The Super Drunk Law in Michigan
Late last year Michigan passed a law amping up the penalties for a high “blood alcohol content" or high “BAC". Informally this is known as the “Super Drunk Law".
The difference between regular drunk driving and Super drunk is that super drunk carries with it a serious increase in penalties if found guilty. Before the Super drunk law, the drunk driving penalties on the first offense were:
- a maximum of 93 days in jail,
- a maximum fine of $500.00 (with a minimum of $100.00), and
- a suspended driver’s license for 180 days (with the ability to get a restricted license after 30 days)
In order to qualify for super drunk, your blood alcohol content is at least 0.17. The legal limit for driving is still 0.08. Super drunk only applies when your blood alcohol is more than twice the legal limit.
If you qualify for super drunk the penalties are now amped up to:
- a maximum of 180 days in jail,
- a maximum fine of $700.00 (with a minimum of $200.00),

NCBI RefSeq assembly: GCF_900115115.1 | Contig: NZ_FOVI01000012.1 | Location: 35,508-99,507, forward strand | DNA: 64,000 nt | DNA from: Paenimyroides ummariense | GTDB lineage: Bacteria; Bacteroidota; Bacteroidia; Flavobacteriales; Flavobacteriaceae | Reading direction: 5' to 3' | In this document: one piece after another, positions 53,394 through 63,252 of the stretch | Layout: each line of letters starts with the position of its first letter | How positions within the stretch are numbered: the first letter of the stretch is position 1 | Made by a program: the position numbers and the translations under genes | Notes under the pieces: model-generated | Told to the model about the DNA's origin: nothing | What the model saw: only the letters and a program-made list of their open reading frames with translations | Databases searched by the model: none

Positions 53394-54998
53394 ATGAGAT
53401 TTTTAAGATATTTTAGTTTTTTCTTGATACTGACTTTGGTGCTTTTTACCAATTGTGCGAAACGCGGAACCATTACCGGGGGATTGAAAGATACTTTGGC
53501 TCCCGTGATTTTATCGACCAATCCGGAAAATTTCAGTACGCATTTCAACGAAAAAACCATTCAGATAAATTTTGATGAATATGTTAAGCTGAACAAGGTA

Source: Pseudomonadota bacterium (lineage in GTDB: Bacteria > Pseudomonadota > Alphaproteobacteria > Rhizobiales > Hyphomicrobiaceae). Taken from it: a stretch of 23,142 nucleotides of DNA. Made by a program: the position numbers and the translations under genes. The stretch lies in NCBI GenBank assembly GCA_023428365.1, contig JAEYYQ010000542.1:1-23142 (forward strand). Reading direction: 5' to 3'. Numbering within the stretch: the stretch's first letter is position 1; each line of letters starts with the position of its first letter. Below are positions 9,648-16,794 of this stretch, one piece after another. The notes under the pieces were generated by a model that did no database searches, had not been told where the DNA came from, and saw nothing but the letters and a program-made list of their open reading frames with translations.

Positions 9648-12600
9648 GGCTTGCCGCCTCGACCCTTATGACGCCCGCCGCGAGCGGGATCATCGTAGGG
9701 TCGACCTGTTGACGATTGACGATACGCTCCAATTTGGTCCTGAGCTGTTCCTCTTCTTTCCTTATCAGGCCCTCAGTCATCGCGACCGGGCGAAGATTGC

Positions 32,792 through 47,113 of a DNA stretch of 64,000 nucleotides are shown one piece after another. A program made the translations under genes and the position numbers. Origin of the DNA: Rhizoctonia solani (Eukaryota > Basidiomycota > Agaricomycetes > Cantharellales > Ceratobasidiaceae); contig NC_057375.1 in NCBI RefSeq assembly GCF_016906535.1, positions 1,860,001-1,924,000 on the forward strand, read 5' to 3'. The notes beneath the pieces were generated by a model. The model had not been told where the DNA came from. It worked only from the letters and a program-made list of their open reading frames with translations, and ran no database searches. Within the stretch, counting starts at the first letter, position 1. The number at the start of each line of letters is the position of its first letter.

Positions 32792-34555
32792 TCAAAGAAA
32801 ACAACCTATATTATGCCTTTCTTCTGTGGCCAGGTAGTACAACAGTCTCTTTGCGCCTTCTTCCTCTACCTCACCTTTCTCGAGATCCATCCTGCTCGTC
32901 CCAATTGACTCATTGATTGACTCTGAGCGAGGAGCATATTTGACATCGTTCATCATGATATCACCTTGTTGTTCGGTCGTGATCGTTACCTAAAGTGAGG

- a suspended driver’s license for 365 days with absolutely no driving privileges for the first 45 days. After the initial 45 day hard suspension, a restricted license can be granted if you put a breath alcohol ignition interlock (sometimes commonly referred to as a breathalyzer) on your car.
- You will also be required to undergo one full year of alcohol treatment.
If you choose to have the interlock put on your car, then you have to pay for it. The monthly maintenance can cost you nearly $100.00 and that’s not counting the cost of the device itself or its installation cost.
Now that you know what happens if you get saddled with super drunk, how do you know if you have been charged with super drunk? Sometimes the arresting officer will write it on your ticket. Where the ticket lists offenses it will read “High BAC" or “OWI High BAC". However, even if your ticket didn’t charge it, and you blew a 0.17 or higher, the prosecutor still has the option of charging you with super drunk.